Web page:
Millet and watercress sushi with creamy aduki bean paste

Millet and watercress sushi with creamy aduki bean paste

Good Better Green

Few things give me more pleasure than homemade sushi. It is such a satisfactory process and allows for complete customisation, each roll providing a fresh canvas for the artist in the kitchen. If your first try looks a little messy, take heart – you will need only a few attempts to perfect your technique and, with all these deliciously nutritious ingredients, you won’t mind practising.


Quantity Ingredient
6 nori sheets
1 red pepper, cored and cut into 5cm batons
1 small bunch slender asparagus stalks, trimmed and lightly steamed
1 avocado, peeled and cut into thin strips
1 small bunch watercress, thick stems removed and leaves snipped

For the paste

Quantity Ingredient
150g cooked aduki beans
1 1/2 tablespoons grated peeled ginger
1 tablespoon tahini
2 tablespoons lemon, Juiced
1 tablespoon maple syrup
pinch cayenne pepper
1 small garlic clove
sea salt, to taste

For the millet

Quantity Ingredient
300g millet, rinsed
750ml water
large pinch sea salt
60ml brown rice vinegar
1 tablespoon runny honey

To serve

Quantity Ingredient
naturally pickled ginger
wasabi paste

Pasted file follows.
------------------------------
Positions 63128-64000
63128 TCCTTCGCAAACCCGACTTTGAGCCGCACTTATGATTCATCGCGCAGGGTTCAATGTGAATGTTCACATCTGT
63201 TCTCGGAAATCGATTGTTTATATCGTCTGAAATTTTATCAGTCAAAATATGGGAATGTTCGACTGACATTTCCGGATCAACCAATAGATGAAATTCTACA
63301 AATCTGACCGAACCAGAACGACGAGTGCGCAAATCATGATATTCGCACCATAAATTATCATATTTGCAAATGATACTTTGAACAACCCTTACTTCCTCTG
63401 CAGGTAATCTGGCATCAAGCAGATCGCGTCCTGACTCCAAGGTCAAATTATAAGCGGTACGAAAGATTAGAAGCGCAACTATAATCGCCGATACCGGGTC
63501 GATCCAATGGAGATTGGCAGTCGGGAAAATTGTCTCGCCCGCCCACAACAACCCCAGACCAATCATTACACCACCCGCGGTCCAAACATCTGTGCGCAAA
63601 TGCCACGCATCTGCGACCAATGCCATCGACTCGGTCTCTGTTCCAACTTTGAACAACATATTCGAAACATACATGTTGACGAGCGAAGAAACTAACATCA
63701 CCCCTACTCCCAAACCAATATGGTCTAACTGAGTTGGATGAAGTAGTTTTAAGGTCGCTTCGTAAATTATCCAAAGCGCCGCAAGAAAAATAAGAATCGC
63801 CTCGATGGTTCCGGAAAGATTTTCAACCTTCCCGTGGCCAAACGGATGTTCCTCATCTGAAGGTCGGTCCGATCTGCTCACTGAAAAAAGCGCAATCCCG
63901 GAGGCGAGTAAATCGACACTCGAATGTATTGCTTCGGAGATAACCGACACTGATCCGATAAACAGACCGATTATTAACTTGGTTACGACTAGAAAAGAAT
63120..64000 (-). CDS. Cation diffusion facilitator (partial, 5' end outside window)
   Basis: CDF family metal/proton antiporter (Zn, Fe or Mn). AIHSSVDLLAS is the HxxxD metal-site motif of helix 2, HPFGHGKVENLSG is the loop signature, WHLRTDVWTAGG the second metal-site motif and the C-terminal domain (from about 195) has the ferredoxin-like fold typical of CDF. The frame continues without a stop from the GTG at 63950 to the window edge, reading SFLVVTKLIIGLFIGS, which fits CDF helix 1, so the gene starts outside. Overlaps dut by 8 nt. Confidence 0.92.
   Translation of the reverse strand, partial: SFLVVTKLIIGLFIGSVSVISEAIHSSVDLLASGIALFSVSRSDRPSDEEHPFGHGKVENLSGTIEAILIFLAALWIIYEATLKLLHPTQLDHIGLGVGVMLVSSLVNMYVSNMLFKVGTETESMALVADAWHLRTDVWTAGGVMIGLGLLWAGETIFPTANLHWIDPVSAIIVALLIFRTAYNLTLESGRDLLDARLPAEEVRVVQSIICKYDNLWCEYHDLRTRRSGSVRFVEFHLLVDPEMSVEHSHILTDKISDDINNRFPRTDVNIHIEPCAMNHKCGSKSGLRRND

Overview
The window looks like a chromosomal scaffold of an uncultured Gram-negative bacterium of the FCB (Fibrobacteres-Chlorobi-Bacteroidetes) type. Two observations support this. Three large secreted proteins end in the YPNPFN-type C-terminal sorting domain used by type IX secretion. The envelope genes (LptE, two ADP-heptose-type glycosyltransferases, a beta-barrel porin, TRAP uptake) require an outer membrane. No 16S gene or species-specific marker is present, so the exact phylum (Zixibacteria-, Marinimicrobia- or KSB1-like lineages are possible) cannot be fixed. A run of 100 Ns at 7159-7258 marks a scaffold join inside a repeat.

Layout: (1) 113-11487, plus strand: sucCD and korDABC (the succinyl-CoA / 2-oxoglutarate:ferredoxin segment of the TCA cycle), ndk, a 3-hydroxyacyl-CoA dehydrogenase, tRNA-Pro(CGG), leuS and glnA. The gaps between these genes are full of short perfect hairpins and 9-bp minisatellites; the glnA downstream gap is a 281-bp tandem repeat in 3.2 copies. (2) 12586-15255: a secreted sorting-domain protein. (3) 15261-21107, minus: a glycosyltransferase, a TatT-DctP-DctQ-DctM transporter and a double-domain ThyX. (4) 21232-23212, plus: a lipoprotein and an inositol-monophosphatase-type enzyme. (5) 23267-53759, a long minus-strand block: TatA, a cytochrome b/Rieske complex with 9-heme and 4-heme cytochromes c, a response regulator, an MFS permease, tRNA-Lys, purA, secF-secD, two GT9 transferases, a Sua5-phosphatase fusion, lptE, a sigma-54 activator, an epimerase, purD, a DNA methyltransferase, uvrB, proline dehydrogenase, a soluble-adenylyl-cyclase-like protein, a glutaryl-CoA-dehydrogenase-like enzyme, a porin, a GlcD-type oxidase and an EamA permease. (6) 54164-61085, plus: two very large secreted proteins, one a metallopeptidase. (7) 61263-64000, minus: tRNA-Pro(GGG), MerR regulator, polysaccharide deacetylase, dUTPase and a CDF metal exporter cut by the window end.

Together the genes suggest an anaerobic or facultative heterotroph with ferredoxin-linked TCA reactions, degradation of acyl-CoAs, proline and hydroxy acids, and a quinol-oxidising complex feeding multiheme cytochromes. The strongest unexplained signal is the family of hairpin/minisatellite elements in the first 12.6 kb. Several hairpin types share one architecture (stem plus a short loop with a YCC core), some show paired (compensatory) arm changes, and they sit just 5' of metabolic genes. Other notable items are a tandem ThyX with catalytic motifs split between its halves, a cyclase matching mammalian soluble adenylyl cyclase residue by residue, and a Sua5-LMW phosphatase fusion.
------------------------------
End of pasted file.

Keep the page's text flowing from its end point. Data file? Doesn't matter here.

shoyu and rice vinegar dipping sauce, mixed together in a 2:1 ratio


  1. For the paste, blend all the ingredients together in a blender or food processor until smooth, then set aside.
  2. Toast the millet in a dry pan until it smells like popcorn. Add the water and salt and bring to the boil. Reduce the heat, cover and simmer, stirring occasionally, until soft and sticky, 25–30 minutes.
  3. Meanwhile, whisk together the brown rice vinegar and honey. Pour the mixture over the cooked millet, spread it out on an oven tray and allow to cool just slightly; you want it still warm to assemble the rolls.
  4. Place a nori sheet on a sushi mat, shiny side down and the ridges running parallel to the bamboo. Wet your fingertips and spread about 6 heaped tablespoons millet on the nori sheet, leaving a couple of centimetres free at the top and the bottom of the sheet. Use your fingertips to press the millet down on the nori very firmly. Millet does not have the same stickiness as rice, so you need to use some elbow grease here.
  5. Spread 1 tablespoon bean paste over the lower half of the millet, then place a few pepper batons, some asparagus spears, 2 avocado strips and a few watercress sprigs on top.
  6. Lift the bottom edge of your sushi mat and roll away from you, guiding the nori sheet downward and tucking it in around the filling to form a roll. Continue rolling the mat away from you until the nori is used up around the roll.
  7. Turn the mat around and pull gently on the loose end while pressing the roll away from you to secure its shape. Use a very sharp knife to cut into 5 or 6 slices. Serve with the ginger, wasabi and shoyu dipping sauce.


  • Always try to buy naturally fermented soy sauce (shoyu), which is traditionally made by fermenting soybeans, water, wheat, and a special starter fungus. Because this can take up to a few years, many producers now cook the soybeans with hydrochloric acid, thereby eliminating the fermentation step, which is necessary in making soy digestible and beneficial.
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